Those Wild and Woolly Mammoths

Ice Age Exhibits

on January 2, 2017

The extinction of the woolly mammoth, and many other Ice Age mammals, is presented as a mystery in most museums. However, meteorologist Michael Oard offers a plausible explanation for the disappearance of the mammoths, based on his model of the post-Flood Ice Age in his book Frozen in Time. After the Ice Age ended (around 3,500 years ago), temperature differences between summer and winter would have become more extreme in the northern latitudes. The animals would have needed to quickly adjust to much colder winters. Oard explains how this affected the mammoths and other animals that lived in these areas (e.g., Siberia, Alaska, the Yukon, northern parts of the U.S.A.):

They would have required extra food to keep themselves warm. In addition to suffering from the cold, the ice sheets were melting and causing occasional superfloods. They also had to contend with gigantic dust storms, boggy ground from permafrost at the edge of the ice sheets, drought, grass fires, etc. The woolly mammoth and other large herbivores would be especially hard hit, partly because they required so much more food and water. They would be tottering on the edge of extinction within a short time. Carnivores and carrion birds would have their fill for a time, but as their food source died, it would be their turn to go extinct. The end–Ice Age mass extinctions were selective in that mainly large animals went extinct. (Frozen in Time, Master Books, 2004, chapter available at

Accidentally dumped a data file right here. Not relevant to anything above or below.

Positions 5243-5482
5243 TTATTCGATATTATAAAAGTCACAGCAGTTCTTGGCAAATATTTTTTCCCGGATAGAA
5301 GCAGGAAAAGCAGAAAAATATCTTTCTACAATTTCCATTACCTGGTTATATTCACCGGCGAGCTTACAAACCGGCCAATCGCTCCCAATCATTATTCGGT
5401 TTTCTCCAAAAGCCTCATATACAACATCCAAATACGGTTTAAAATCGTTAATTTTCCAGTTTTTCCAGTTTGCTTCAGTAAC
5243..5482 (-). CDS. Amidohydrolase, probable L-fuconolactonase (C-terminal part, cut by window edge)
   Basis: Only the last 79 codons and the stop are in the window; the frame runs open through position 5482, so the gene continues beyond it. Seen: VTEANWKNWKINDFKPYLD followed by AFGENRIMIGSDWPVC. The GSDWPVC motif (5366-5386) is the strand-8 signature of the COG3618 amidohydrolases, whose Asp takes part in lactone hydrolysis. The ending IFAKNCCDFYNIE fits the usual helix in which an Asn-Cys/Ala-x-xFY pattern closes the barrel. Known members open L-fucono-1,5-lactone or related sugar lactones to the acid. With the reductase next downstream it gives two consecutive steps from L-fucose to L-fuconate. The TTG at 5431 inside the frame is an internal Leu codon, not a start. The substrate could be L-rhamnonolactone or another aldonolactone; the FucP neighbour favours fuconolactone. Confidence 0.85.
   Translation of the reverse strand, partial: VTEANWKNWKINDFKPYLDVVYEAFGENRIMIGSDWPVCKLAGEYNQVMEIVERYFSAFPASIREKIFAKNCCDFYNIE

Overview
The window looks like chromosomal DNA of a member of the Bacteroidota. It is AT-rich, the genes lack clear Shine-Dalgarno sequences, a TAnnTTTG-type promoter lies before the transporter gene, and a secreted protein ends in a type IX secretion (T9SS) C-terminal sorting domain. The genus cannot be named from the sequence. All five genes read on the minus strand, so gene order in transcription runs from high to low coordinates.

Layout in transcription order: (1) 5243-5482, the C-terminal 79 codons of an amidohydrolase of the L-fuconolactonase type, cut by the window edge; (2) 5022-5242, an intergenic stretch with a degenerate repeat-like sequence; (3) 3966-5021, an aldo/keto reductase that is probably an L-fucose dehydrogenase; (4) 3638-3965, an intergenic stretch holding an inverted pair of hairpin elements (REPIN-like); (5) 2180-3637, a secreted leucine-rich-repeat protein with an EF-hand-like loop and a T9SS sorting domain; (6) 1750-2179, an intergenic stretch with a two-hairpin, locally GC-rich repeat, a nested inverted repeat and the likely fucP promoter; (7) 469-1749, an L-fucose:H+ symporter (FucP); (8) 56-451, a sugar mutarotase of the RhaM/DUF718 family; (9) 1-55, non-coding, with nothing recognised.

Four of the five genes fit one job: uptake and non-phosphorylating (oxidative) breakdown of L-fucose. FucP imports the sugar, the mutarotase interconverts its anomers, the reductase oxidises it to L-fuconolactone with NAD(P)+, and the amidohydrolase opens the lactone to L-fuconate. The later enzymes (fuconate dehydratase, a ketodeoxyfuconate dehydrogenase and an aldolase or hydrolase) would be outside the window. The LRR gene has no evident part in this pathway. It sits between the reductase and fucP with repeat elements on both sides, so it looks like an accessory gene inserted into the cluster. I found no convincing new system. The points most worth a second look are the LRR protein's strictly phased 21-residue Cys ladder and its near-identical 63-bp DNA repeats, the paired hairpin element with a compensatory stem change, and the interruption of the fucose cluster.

Oard suggests that the main cause of Ice-Age-animal extinction in the Northern Hemisphere was giant dust storms that resulted from a drying climate and changing temperatures. He bases his ideas on the fact that most of the mammoths and other animals are found entombed in wind-blown silt (Loess).

Loess is rather common south of and within the periphery of the former ice sheets in the Northern Hemisphere. It forms a thick blanket in parts of central China. This was probably desert loess that blew in from the west. … large parts of Siberia are also covered with a layer of loess. In North America, we find large areas of stabilized sand dunes; for instance, extensive sand dunes cover areas of the Great Plains. The Nebraska sand hills blanket a large portion of western Nebraska and are up to 400 feet deep! Similar dunes are found north of the Cypress Hills in southeast Alberta and southwest Saskatchewan. Dunes are common in northern Europe and northwest Asia. Today, all of these dunes are mostly stabilized by vegetation. The dunes attest to the severity of the drought and dust storms during deglaciation. (Frozen in Time, Master Books, 2004, chapter available at www.

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